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Daniela DeFeo

Daniela DeFeo CHC

Daniela DeFeo is a certified health coach, published author, lifestyle/fitness model and wellness brand ambassador. She encourages a holistic approach to wellness by advocating the importance of health, fitness, nutrition, self-care and sustainable living. 

Instagram@deevitareflections

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Nitric Oxide: 4 Ways To Pump It Up Naturally

By Daniela DeFeo

Increase your gains at the gym with an ample supply of nitric oxide pumping through your blood.

Nitric oxide is the body’s natural vasodilator—the secret weapon in optimizing performance and general health. When released, it signals the blood vessels to relax and expand, widening the arteries and increasing blood flow. With optimal levels circulating in the body, it efficiently delivers nutrients and oxygen to organs, tissues and working muscles.

How Is It Generated?

The endothelium, which is considered to be your body’s medicinal pharmacy, is the innermost layer of the cells located in the lining of the blood vessels. These metabolically active cells release hormones and substances to maintain vascular health, and in particular, generate the prized molecule nitric oxide. When prompted, the endothelium opens its pharmacy, releasing just the right amount of nitric oxide to meet the needs of the body.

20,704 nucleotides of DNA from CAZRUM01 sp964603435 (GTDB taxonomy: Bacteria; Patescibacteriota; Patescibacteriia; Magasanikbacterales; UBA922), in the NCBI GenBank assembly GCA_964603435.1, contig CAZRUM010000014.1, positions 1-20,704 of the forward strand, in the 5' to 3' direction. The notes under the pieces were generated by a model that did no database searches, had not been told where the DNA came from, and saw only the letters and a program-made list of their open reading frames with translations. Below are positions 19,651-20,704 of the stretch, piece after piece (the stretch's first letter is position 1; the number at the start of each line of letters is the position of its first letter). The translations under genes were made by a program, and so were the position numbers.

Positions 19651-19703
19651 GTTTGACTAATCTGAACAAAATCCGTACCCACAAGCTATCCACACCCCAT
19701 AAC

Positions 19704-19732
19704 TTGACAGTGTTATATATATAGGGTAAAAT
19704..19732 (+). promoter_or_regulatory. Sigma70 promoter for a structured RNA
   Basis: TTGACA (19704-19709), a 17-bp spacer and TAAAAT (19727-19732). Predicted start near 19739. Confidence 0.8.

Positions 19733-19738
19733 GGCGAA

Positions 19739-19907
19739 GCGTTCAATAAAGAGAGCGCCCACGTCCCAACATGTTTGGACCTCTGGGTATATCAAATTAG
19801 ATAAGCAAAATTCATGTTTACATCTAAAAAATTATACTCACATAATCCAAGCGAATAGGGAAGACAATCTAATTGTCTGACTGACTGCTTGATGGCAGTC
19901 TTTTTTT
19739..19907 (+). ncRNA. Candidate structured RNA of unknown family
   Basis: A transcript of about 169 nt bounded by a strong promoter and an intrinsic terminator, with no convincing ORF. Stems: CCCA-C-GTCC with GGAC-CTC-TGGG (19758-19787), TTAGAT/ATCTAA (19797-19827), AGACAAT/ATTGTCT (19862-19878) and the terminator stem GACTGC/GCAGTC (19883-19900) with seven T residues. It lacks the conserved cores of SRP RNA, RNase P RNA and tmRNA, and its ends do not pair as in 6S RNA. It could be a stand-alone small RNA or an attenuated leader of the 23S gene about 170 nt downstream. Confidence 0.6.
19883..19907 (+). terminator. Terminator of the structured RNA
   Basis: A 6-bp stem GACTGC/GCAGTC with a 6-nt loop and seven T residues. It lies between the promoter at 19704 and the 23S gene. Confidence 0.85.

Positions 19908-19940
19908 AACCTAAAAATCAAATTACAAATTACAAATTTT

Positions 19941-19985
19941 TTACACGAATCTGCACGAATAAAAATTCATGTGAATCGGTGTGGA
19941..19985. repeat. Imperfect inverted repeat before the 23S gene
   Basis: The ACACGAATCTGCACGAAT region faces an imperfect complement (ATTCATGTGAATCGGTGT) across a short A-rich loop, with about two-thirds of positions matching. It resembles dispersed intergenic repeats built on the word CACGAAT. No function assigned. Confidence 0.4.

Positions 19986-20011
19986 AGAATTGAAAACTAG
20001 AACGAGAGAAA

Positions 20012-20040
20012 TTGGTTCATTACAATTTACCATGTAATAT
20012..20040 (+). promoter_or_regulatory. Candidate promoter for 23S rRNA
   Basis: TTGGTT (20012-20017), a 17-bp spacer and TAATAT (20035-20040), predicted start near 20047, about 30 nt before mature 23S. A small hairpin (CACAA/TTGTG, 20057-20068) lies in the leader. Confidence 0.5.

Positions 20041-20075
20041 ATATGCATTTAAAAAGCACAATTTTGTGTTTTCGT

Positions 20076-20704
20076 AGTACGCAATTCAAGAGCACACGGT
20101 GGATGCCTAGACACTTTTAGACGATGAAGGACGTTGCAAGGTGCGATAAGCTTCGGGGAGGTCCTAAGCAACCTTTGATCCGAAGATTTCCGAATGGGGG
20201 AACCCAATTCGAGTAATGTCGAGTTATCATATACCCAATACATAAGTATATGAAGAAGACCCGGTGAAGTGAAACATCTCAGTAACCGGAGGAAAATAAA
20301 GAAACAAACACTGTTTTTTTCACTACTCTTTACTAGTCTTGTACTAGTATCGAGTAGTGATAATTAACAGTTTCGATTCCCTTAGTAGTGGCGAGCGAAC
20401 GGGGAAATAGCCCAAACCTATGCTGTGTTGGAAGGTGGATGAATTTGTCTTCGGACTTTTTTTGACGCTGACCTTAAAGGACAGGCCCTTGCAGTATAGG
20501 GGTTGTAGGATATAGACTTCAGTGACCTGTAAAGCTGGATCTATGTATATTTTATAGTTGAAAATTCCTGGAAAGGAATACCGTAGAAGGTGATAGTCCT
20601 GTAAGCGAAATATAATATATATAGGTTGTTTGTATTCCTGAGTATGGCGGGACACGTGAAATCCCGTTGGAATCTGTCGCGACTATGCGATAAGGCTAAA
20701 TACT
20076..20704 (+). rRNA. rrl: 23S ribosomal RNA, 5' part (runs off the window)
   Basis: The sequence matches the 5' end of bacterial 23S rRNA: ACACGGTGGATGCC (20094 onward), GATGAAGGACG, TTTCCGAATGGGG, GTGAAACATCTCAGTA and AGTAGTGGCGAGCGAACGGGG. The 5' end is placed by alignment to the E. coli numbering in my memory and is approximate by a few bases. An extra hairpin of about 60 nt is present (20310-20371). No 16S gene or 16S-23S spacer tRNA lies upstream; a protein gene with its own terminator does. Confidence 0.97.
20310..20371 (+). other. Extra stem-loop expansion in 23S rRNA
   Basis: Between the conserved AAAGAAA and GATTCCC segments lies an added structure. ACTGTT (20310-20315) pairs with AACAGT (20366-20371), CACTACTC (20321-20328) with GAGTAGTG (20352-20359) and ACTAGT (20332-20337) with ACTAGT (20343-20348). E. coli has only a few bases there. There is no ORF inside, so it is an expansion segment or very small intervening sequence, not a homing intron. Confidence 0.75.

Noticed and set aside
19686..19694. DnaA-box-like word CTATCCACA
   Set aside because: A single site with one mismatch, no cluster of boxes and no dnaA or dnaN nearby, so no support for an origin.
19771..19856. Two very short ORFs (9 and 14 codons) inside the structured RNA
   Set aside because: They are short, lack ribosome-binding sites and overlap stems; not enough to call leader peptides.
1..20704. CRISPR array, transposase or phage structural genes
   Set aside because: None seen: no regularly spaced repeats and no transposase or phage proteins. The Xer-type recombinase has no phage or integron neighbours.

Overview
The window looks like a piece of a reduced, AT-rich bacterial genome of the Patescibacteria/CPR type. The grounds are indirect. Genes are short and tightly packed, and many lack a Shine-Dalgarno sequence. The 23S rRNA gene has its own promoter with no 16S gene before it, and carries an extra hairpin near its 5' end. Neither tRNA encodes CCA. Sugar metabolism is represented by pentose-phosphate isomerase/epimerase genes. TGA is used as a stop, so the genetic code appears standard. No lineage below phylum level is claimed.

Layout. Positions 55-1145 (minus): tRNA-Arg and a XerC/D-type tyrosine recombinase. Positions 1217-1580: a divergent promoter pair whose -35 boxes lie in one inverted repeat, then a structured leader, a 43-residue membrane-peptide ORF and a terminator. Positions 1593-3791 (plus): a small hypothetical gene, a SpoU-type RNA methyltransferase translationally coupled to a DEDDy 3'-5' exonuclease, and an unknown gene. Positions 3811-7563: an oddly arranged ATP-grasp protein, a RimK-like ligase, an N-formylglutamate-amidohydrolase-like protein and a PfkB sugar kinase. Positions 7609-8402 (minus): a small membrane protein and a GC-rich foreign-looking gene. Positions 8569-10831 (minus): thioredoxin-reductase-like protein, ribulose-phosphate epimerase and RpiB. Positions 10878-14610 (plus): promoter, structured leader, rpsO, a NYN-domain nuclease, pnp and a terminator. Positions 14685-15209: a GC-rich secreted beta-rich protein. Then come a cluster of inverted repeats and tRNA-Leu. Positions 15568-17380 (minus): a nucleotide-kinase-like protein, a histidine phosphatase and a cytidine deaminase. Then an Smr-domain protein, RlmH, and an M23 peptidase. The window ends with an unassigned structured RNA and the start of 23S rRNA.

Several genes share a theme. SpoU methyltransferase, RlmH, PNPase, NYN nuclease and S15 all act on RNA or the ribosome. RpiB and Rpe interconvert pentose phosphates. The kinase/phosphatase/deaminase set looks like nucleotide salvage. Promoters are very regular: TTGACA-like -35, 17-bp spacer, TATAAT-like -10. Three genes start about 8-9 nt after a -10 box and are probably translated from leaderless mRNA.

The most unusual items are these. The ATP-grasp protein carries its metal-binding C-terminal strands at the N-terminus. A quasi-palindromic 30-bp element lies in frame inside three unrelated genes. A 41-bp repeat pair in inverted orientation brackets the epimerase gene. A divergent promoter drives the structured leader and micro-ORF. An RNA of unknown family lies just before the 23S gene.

Below are four central areas of focus to naturally boost nitric oxide for optimal health:

Exercise

Physical activity is the ultimate stimulus to activate the nitric oxide process. Elevating your heart rate and maxing out your bench press generates faster blood flow across the surface of endothelium, causing what is known as shear force. Upon detecting this, the endothelium squirts out more nitric oxide, which dilates the arteries, optimizes blood pressure and regulates blood flow to organs. Subsequently, regular exercisers reap further benefits of this phenomenon, as the endothelial cells generate additional nitric oxide, even when not exercising. In fact, physical activity is the only known process that causes consistent and continuous production of it by training your body to uphold optimal conditioning, reducing the risk of cardiovascular events.

Key Point: Incorporate regular aerobic and anaerobic training for its heart-healthy benefits and to enhance exercise performance.

Nutrition

Eat your share of Mother Nature’s nitric oxide-boosting foods. Vegetables such as celery, beets, lettuce, spinach, and arugula are high in nitrates, which are converted to nitric oxide once consumed. Antioxidant-rich foods, on the other hand, sustain its longevity by helping to neutralize free radicals that degenerate it. As an unstable molecule, nitric oxide breaks down once in the bloodstream, so it constantly needs to be replenished. Include foods such as fruits, vegetables, nuts and seeds, as they will help to keep oxidation at bay and nitric oxide plentiful. Omega-3s have also been shown to restore the prized molecule; eat wild salmon or take a daily supplement to maintain ideal levels in the body.

Key Point: Feast on nitrate-, omega-3- and antioxidant-rich foods to increase production of nitric oxide, decrease its breakdown, and support higher levels overall.

Supplementation